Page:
We are not really thinking about a joint-venture, but we would like to utilize the consultants there and we would like to have more conversations with engineers there. Since we work remotely now, we realize that remote working is very effective globally after Covid19. We do not need to actually go to the site to communicate with the local people. Without going there, we can communicate with local engineers. Then we are not spending money on travel expenses, and are getting a profit out of it. Drawing is the common language among engineers, so if we have the drawing, then we can communicate effectively with global engineers.

Interestingly, when there are any global issues such as the pandemic, environmental pollution, or the need for vaccination, if anything happens globally, then we get a lot of orders from our clients because most of our clients are dedicated to high-performance analyzers. There is more demand for parts needed for such analyzers when there are any global issues, such as the pandemic or any environmental emission problem.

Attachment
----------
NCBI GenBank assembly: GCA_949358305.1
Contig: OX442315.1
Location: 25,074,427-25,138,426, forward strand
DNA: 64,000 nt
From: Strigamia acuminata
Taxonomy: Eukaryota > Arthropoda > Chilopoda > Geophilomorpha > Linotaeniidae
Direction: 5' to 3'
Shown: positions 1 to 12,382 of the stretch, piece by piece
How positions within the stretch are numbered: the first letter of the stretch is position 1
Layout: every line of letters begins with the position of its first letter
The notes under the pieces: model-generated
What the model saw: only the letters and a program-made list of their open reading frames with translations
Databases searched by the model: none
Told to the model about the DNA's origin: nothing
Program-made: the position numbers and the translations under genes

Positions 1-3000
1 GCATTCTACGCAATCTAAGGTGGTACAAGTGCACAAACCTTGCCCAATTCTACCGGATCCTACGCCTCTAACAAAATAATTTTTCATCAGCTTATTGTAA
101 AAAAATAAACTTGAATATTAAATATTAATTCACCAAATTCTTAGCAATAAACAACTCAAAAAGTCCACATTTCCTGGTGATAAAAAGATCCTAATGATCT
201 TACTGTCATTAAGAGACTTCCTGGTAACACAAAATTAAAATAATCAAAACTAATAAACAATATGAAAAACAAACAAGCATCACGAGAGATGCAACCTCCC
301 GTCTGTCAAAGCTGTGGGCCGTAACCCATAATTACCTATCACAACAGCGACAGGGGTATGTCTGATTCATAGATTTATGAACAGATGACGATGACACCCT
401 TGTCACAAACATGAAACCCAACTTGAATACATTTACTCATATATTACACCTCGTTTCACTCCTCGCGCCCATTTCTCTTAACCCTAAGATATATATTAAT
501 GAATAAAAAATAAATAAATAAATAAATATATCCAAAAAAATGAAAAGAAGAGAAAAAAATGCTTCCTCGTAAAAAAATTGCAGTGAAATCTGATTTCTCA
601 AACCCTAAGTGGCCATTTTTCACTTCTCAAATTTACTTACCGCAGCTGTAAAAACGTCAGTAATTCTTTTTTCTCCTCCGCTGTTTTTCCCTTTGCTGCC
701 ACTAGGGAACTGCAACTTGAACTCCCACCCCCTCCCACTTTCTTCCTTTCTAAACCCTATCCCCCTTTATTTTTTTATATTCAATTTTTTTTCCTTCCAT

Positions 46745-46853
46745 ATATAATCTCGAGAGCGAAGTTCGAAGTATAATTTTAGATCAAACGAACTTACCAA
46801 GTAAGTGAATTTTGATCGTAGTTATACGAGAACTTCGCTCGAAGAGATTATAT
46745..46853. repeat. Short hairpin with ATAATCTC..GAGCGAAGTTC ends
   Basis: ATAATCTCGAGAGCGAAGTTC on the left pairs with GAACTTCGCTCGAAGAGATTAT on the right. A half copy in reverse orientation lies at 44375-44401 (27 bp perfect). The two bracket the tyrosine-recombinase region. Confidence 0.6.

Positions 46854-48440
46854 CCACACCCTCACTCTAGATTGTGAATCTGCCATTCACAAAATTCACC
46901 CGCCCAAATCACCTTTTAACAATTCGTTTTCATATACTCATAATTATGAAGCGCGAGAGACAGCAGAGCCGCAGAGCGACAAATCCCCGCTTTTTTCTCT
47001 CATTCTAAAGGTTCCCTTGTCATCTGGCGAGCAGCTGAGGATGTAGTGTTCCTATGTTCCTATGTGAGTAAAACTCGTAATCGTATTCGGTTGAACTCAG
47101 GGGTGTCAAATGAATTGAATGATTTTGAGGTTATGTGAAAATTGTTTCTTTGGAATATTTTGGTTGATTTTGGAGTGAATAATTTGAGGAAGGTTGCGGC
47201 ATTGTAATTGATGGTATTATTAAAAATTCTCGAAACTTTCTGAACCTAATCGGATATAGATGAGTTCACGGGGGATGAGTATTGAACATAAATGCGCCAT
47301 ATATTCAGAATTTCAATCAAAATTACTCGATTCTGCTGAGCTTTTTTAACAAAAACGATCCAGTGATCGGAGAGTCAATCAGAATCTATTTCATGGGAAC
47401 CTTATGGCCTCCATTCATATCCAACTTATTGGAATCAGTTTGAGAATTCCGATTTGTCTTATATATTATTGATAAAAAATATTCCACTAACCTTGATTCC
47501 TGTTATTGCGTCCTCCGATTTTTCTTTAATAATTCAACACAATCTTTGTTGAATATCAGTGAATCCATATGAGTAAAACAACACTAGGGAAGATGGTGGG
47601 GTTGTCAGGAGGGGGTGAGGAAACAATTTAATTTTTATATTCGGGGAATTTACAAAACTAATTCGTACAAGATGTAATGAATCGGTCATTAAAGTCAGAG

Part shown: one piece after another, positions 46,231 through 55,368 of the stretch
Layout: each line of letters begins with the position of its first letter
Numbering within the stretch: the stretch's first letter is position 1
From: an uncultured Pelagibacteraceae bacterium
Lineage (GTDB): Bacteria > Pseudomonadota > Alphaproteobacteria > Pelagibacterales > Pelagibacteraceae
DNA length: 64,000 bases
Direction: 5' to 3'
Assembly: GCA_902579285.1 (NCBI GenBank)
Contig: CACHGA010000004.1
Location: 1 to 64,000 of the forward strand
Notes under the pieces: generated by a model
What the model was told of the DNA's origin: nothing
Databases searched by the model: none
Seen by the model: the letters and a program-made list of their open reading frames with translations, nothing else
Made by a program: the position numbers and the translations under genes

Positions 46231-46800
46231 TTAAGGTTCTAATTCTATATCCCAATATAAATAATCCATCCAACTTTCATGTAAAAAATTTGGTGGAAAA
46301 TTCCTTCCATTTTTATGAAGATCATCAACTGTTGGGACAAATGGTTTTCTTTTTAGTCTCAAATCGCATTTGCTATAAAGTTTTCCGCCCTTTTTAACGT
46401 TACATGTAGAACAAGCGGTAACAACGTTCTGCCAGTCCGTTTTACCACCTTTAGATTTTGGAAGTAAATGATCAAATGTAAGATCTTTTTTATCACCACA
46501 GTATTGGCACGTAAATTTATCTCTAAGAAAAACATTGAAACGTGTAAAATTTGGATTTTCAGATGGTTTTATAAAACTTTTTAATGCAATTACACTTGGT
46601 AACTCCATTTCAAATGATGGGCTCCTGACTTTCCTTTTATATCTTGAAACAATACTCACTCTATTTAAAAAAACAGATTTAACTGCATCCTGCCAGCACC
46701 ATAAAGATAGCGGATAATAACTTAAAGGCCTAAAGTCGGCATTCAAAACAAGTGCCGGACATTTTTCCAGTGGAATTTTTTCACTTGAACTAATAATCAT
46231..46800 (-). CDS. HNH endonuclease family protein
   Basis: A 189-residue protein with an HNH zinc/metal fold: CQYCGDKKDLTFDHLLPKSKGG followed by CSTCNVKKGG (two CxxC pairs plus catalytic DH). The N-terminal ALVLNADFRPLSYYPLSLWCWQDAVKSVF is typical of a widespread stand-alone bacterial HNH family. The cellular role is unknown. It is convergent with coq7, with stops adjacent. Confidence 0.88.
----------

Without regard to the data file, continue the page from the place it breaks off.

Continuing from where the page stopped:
Are you involved as well in the vaccine? Is the company involved in any case with the vaccine?

We do produce nozzles for the blood test, and those are applied by some hospitals. They are distributed in 200 countries globally. Our products are also used for the analyzers, and those analyzers are also distributed globally. The president of that company gave us this picture, shaking hands. The president also said to the employees that family is the most important and the company comes next. I always tell our people to go home early and spend more time with your family. But all of our employees tend to work very late. For their honeymoon, the president encourages them to spend two weeks rather than just one week.

 

Imagine we come back in 10-15 years to interview you all over again. What legacy would you like to leave to the next generation?

I hope that this company will grow enough to become a business beyond the family. I hope that someone who has the skill to be a CEO will be a CEO. I am not sure if I will be around at that time. There are some people who have the potential to become the next CEO. We have identified candidates, and it is a matter of those people, whether they are able to make the right decision 10-15 years from now.

COMPANY DATABASESee all Database >

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LEADER DATABASESee all Database >

Yosuke Kawasaki

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Yasuhiro Tochimoto